In regards to people riding faster with a helmet, I find that to be true sometimes.

My girlfriend, for example, just started wearing a helmet consistently this year. Does she ski faster? Yep. Does she ski better? Yup. I think they are related. She has more confidence and actively skis the line instead of being defensive and letting the line ski her.

She is faster, but she skis better and in more control.


Top
 Profile  
 
 Post subject:
PostPosted: Tue Apr 22, 2008 2:37 pm 
Offline

Joined: Tue Jan 23, 2007 6:41 pm
Posts: 14
Location: Fort Collins
I think renoenvy makes a great point w/regard to confidence. It seems to me that a little extra confidence can result in a corresponding increase in skill.

Somewhat off topic but I recall trying to walk up Medicine Bow peak early one season, solo. When my way was blocked by a somewhat steep snowfield, my mind got all squirrely when I tried to traverse it. I ended up turning back. To this day, there's no doubt in my mind that I would have made short work of it had a partner been present, instilling that sense of confidence, however false it may have been.

I'm not endorsing doing foolhardy stuff unconsciously because of the presence of other people, but it seems to me that there is a small bit of wiggle room in terms of where the limits are where you might actually be better at stuff yet still able to make reasonable decisions, if that makes any sense. Then, at some point, said confidence becomes detrimental...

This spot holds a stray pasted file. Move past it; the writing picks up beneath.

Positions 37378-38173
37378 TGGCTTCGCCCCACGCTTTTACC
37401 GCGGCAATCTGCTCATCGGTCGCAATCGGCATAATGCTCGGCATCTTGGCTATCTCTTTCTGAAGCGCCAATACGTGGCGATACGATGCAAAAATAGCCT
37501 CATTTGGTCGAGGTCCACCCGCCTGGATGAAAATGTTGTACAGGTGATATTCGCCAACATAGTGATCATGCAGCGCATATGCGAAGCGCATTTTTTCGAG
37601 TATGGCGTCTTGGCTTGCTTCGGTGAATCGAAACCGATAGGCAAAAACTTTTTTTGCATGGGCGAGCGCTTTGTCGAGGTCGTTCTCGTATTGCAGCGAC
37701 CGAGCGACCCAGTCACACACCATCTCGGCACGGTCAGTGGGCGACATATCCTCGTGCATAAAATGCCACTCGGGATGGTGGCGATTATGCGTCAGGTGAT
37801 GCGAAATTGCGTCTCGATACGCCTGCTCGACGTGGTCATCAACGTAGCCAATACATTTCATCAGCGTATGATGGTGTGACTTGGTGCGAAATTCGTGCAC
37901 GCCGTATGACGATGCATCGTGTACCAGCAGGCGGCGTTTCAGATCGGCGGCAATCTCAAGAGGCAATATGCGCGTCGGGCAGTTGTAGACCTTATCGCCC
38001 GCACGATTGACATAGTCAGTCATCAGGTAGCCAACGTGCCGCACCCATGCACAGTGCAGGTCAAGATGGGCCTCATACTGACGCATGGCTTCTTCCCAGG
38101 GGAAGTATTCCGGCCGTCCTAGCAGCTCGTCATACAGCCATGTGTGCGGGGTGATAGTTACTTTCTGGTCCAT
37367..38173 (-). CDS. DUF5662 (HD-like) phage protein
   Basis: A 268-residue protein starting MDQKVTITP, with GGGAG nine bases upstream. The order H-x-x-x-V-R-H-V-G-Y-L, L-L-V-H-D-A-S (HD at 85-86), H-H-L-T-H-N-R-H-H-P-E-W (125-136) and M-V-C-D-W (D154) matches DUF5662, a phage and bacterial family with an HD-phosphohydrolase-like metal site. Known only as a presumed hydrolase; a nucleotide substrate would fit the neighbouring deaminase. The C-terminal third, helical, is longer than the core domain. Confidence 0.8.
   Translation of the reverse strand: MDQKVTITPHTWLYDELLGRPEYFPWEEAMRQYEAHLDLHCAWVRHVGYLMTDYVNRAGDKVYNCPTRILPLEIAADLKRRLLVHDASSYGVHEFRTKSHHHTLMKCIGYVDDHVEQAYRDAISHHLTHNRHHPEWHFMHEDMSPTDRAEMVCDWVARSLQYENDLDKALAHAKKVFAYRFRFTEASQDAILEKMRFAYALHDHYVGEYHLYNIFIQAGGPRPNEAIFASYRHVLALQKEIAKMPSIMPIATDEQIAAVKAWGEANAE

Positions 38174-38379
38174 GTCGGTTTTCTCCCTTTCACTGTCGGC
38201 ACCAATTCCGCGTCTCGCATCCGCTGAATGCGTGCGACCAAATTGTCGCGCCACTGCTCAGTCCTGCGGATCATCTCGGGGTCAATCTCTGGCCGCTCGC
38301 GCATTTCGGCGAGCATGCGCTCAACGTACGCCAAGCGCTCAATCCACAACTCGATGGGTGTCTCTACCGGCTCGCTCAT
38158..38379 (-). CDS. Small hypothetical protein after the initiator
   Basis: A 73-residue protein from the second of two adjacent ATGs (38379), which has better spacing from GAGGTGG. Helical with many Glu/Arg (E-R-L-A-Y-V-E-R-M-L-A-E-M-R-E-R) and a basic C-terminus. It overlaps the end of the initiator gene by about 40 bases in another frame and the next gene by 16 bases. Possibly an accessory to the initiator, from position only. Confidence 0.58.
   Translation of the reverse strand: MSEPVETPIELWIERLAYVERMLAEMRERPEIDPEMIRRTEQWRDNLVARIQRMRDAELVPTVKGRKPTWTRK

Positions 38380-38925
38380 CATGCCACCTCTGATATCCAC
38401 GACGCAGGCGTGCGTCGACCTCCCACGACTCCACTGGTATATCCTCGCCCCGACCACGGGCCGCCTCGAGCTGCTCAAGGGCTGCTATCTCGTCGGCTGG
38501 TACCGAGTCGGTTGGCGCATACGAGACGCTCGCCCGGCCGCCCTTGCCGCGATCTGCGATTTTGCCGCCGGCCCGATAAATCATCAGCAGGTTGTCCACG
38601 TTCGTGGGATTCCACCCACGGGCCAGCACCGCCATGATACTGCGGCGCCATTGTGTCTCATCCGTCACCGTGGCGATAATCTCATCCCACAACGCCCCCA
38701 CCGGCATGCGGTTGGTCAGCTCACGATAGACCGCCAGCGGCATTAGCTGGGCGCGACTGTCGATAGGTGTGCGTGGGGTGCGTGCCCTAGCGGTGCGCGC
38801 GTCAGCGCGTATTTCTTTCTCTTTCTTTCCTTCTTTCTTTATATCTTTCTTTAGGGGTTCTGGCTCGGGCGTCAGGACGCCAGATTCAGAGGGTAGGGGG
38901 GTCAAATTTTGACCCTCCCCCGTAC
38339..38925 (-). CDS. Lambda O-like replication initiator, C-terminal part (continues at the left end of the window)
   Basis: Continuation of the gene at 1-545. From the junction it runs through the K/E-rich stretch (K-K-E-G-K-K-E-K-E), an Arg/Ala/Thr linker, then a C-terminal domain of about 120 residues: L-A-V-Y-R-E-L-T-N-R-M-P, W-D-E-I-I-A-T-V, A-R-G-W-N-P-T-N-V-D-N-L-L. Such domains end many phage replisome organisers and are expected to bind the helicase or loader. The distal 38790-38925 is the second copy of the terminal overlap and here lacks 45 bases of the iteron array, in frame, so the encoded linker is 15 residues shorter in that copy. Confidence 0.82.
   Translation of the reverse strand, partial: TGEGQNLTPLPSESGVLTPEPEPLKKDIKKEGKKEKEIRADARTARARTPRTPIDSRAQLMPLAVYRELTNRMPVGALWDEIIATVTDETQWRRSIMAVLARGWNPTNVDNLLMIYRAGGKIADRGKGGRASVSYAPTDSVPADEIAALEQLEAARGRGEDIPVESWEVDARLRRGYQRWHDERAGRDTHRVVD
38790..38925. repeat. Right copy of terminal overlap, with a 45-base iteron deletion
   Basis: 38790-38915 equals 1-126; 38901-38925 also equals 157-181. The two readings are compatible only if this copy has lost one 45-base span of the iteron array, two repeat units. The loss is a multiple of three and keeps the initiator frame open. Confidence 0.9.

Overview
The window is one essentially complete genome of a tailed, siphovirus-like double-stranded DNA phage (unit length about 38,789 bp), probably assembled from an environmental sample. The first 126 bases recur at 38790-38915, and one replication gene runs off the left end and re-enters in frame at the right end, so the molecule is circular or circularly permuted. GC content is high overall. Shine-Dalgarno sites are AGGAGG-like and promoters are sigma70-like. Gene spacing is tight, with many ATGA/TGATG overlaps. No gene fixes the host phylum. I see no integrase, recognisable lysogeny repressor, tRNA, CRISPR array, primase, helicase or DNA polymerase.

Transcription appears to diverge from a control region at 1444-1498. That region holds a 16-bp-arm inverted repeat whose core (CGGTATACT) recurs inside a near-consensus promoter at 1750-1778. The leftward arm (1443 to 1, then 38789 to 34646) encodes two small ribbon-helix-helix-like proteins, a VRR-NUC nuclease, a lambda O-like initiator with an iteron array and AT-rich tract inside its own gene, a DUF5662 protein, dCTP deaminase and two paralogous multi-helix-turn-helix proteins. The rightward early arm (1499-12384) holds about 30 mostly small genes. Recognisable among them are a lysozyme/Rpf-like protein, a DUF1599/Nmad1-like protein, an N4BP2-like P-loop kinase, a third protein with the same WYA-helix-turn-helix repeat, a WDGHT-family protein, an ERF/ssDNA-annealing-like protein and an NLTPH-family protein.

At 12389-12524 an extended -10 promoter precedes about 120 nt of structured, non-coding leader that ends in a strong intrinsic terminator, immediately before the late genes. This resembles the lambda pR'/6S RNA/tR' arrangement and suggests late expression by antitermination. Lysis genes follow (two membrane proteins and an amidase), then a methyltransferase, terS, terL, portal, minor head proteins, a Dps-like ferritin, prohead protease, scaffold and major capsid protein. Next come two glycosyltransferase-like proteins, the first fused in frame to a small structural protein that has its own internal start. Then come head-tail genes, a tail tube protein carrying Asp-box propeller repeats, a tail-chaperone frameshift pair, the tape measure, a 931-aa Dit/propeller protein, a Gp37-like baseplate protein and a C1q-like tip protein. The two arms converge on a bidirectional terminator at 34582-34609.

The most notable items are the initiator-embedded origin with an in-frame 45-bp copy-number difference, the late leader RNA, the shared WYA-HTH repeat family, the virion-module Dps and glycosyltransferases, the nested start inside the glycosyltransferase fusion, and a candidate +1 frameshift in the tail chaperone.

I freely acknowledge that such views may be illusory and get one seriously injured or killed. Presence of mind is the most important thing. Sorry about the ramble, but I find these things fascinating.


Top
 Profile  
 
 Post subject:
PostPosted: Tue Apr 22, 2008 3:27 pm 
Offline
User avatar

Joined: Fri Nov 19, 2004 8:41 pm
Posts: 1619
Location: Santa Cruz, CA
BGnight wrote:
As for freeriding I think it depends on if you like to huck cliffs, ride really fast, etc and knowing your own riding abiltities/style whether wearing a bucket is right for you.

I don't buy this. Most of the times I've been glad I had my helmet was when I least expected to need it. I.e. on an easy run, going slow, and didn't see that tree branch. Or hit that buried rock on the groomer and catapulted. Etc etc etc. I think I have a fairly realistic knowledge of my limits, and I wear a helmet because I don't know when I'll need it.